by Beatrice Magistro; CeRP WP n. 192/19
As populist and protectionist sentiments across the world continue to increase, this paper explores the role that financial and economy literacy plays in influencing individual economic policy preferences. The theory suggests that financial and economic literacy affects individual economic policy preferences in a direct way and in an indirect manner, through discount rates. To test my hypotheses, I analyze original survey data collected in Italy. Findings show that financially and economically literate individuals, regardless of their economic condition, are more likely to prefer remaining in the Eurozone, to favor free trade, EU immigration, non-EU immigration, and the Fornero pension reform. Moreover, they also have significantly lower discount rates. The findings are robust to alternative specifications of the literacy measure, but not to education, suggesting that financial and economic literacy has distinctive features that more closely capture an individual’s ability to evaluate policies.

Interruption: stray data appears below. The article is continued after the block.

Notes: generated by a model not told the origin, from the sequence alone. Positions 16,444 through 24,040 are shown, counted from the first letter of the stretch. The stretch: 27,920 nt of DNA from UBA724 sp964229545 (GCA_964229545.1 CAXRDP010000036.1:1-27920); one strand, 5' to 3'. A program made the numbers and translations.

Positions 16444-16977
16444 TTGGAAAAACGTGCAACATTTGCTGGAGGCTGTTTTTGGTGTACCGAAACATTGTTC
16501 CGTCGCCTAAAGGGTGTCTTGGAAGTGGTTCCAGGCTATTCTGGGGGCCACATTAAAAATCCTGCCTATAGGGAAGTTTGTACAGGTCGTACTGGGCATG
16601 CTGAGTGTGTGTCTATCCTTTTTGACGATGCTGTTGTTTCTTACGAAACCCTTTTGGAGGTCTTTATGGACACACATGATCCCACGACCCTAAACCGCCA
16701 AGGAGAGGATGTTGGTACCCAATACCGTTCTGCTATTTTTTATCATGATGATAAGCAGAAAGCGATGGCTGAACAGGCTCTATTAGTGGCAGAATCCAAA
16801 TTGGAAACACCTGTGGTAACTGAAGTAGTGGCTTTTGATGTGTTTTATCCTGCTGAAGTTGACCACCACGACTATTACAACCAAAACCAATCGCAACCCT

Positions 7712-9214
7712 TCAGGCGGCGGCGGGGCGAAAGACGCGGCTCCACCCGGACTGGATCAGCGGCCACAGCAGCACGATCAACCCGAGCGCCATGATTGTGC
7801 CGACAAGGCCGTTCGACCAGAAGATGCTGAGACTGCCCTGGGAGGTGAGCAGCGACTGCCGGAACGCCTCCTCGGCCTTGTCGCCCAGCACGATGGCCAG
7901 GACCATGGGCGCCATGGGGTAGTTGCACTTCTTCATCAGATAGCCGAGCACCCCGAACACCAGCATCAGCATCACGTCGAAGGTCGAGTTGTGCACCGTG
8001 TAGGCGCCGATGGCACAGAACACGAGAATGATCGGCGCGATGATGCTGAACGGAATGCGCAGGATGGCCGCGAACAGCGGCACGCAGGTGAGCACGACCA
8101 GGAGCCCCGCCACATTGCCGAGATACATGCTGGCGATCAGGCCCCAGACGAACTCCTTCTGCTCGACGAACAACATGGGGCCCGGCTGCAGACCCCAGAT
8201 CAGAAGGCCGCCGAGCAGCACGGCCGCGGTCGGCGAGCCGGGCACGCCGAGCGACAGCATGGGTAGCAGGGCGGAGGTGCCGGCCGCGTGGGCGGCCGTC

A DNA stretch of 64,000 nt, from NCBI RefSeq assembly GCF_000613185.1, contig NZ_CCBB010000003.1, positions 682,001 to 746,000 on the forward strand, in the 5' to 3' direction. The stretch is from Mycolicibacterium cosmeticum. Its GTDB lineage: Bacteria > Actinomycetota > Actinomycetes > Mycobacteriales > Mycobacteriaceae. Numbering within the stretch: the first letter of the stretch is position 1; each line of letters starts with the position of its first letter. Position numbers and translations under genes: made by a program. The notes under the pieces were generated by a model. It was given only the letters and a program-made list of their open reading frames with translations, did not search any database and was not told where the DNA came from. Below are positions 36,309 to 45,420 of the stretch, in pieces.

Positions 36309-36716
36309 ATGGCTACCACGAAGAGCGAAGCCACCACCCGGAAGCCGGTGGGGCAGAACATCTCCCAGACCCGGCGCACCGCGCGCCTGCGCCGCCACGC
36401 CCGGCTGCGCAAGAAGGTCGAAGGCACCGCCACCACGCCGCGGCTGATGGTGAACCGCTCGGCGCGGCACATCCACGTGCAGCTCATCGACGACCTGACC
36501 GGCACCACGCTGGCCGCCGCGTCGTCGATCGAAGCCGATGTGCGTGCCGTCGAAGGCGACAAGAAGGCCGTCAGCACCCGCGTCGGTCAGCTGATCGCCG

Published: September 2019